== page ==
The Stitched Man.
This legend seems to be based on the story of William Harker. Harker was one of the first settlers of the Ichor Falls valley, and a master tailor whose work was known throughout Delaware. Richard Bayard, mayor of Wilmington, DE, was noted to have ordered three suits from Harker in 1836, saying “The man could stitch anything.”
In 1840 a cooking fire started in Harker’s home, tragically killing his wife and infant son, and seriously injuring him. Allegedly, Harker overheard doctors saying that they would not be able to heal his burns, and when they returned to his bedside, Harker called for his sewing kit.
Harker died four days later, and the legend began shortly after — first as a tribute to the master tailor, that he had been able to stitch himself back to health, and went to search for his wife and child to “repair” them too. But the legend became more and more perverse over the generations, with the common lore being that the Stitched Man now sought replacements for his dead family, and that if he claimed you, you would wake up one night with Harker’s ragged, sewn-up corpse laboring over you with a needle and thread, your lips stitched together, with the only sound that of Harker’s softly beating cloth heart.
A German mistranslation of, literally, “dead children.” The holiday did not begin as a holiday, but an observance of the 1813 schoolhouse collapse, in which 12 Amish students died along with their teacher. Many settlers believed the collapse to be an omen of God’s displeasure with the settlement, and that Ichor Falls trespassed on hallowed ground. That year, every stick of lumber for building construction was torched, to purge the town of evil.
Decades later, schoolchildren participated in Totenkinder by building small model houses, placing a beloved toy inside, and lighting it on fire. If the house refused to catch fire (as often happens in Ichor Falls due to the humidity), the house was made by a good little boy or girl. If it did burn, the boy or girl was considered sinful.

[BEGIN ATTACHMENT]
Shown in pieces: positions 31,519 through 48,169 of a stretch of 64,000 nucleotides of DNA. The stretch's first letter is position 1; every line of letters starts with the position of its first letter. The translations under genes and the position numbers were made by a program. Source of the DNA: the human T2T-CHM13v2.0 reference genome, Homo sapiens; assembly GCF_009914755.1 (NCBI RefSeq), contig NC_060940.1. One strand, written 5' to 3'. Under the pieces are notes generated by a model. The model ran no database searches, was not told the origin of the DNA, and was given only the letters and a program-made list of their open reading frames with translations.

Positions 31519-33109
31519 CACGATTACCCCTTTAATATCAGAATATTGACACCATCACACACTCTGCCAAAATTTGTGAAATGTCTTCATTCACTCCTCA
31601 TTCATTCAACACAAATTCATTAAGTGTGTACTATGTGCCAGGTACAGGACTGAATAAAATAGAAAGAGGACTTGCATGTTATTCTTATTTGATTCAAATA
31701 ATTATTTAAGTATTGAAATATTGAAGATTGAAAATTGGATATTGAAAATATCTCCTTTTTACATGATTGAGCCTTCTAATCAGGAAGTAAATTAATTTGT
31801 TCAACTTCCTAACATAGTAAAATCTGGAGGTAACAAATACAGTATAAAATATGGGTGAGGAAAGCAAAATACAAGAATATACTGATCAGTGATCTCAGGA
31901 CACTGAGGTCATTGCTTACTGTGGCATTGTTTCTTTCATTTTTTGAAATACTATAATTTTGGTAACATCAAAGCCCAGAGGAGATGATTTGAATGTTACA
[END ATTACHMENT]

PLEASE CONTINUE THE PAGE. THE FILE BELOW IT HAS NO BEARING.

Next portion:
In 1908, a little girl was badly hurt when her toy house caught her dress on fire. At this point the town treated Totenkinder as silly tradition and superstition, and not a real determination of good and evil. Nonetheless, because it was dangerous to children, Totenkinder was largely abandoned.
Because of its uneven ground, oddly tilted treeline and three very similarly curved creeks (flowing from the Erytheia), it’s easy for the inexperienced to get lost in Stillwood Forest southwest of Ichor Falls. One gets the sensation of walking in circles — especially when one encounters what looks like the same small creek several times.
In 1806, one of Edwin Cuthbert’s original party chased a deer into the Stillwood, and wound up lost for two days. When he finally returned, dehydrated and starving almost to the point of death, he insisted that he had been gone for nine days — even going so far as to show diary entries he had made with the rise and fall of the sun.
Although there was no other evidence to support strange goings-on other than a host of tall tales involving secret villages and mythical creatures, settlers avoided the Stillwood for generations. Even when mass logging began in the 1870s, the Stillwood was spared. It remains the oldest growth of all surrounding forests, although much of the other treeline has returned to Ichor Falls today, due to the halting of the logging trade and town evacuation in the late 1940s.